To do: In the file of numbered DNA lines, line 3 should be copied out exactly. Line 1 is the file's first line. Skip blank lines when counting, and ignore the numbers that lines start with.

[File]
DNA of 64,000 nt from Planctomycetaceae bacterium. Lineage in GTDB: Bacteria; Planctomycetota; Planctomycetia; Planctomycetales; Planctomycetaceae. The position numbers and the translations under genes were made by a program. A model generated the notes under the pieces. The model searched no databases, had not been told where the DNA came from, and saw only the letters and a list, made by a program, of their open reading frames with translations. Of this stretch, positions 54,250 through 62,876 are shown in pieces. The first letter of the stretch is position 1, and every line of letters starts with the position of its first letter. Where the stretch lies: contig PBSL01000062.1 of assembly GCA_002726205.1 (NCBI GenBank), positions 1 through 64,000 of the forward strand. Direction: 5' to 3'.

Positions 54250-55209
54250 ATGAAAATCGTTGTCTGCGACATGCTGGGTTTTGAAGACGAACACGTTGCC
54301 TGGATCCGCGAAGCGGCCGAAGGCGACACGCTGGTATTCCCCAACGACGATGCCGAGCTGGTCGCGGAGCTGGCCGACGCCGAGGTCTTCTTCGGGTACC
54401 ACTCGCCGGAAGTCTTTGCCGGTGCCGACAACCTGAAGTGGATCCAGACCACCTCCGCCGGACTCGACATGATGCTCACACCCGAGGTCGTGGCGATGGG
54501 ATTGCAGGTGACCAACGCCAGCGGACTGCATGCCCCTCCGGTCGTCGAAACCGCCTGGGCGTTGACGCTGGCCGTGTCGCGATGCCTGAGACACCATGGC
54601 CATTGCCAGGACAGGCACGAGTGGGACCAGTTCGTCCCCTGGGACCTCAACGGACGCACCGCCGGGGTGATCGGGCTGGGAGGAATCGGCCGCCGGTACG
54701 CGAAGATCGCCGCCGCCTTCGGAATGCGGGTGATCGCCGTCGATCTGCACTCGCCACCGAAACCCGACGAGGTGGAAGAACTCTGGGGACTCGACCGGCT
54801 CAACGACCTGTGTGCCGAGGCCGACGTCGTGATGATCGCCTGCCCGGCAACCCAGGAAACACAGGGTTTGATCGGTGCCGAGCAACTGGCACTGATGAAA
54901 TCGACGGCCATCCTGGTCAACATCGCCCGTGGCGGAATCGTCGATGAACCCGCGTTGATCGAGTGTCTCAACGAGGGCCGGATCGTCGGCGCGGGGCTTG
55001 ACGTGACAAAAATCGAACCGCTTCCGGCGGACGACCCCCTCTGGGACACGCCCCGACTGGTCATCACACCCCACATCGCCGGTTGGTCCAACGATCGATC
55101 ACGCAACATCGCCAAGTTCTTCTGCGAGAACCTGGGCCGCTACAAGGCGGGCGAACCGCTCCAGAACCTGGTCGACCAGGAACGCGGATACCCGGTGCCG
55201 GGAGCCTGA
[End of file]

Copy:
54250 ATGAAAATCGTTGTCTGCGACATGCTGGGTTTTGAAGACGAACACGTTGCC